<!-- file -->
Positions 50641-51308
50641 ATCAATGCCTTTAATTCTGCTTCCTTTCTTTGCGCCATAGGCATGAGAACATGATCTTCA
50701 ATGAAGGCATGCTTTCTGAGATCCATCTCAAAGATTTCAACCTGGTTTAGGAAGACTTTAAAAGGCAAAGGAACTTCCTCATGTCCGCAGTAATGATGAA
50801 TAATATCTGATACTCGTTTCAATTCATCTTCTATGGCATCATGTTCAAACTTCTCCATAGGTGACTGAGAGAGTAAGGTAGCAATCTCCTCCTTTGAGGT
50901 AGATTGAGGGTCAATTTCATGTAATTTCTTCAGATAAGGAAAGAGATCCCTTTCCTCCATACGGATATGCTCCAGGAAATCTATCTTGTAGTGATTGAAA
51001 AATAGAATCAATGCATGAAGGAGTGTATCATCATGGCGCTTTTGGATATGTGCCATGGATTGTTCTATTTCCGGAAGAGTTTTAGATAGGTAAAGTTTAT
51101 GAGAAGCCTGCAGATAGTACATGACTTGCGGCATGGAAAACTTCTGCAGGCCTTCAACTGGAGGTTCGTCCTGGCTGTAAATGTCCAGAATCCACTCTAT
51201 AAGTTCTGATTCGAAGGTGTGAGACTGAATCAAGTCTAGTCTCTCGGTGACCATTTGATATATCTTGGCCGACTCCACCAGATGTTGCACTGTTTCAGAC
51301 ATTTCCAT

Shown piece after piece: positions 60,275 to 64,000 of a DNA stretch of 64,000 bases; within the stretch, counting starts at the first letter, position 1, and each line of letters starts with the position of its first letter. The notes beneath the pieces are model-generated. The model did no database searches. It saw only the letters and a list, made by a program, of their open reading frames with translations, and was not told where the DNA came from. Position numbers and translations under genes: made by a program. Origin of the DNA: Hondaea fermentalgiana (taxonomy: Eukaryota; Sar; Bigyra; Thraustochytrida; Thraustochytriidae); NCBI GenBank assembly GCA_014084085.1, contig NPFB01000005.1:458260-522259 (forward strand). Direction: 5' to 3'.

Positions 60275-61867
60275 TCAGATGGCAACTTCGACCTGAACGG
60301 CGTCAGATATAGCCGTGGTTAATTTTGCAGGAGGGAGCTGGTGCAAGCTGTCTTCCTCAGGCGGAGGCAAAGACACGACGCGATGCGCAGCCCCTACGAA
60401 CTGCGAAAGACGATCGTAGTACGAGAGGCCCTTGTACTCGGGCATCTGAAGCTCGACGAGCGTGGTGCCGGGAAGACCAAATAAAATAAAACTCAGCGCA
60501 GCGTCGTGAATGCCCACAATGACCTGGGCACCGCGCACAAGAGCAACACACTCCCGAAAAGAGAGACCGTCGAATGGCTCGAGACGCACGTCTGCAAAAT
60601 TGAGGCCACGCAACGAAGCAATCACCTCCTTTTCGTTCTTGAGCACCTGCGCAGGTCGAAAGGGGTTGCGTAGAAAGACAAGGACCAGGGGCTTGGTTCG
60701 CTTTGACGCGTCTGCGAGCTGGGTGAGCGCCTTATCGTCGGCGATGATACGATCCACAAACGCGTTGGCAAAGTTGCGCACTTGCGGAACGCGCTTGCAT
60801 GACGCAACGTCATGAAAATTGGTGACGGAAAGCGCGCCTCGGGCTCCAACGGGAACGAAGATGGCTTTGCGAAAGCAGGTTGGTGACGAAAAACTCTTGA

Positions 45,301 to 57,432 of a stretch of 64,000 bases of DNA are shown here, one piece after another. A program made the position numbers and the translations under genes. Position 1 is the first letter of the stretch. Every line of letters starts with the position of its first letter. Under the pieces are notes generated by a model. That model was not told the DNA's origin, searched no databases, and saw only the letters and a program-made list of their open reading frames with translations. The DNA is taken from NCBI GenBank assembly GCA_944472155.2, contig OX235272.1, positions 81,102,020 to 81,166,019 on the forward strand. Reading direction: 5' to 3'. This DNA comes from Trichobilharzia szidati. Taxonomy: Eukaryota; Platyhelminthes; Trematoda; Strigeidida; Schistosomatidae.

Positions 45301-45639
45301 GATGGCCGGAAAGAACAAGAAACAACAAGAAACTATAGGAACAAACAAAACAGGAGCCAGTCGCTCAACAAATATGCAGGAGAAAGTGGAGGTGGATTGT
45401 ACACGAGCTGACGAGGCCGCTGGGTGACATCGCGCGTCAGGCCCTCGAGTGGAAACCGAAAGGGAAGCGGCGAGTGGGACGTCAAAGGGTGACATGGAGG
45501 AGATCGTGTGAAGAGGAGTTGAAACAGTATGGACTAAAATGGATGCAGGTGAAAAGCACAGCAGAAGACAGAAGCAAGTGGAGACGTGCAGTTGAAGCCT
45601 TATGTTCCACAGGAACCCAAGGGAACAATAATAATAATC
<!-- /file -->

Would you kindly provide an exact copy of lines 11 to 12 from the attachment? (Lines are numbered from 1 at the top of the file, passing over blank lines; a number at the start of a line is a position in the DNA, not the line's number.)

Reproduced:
Positions 60275-61867
60275 TCAGATGGCAACTTCGACCTGAACGG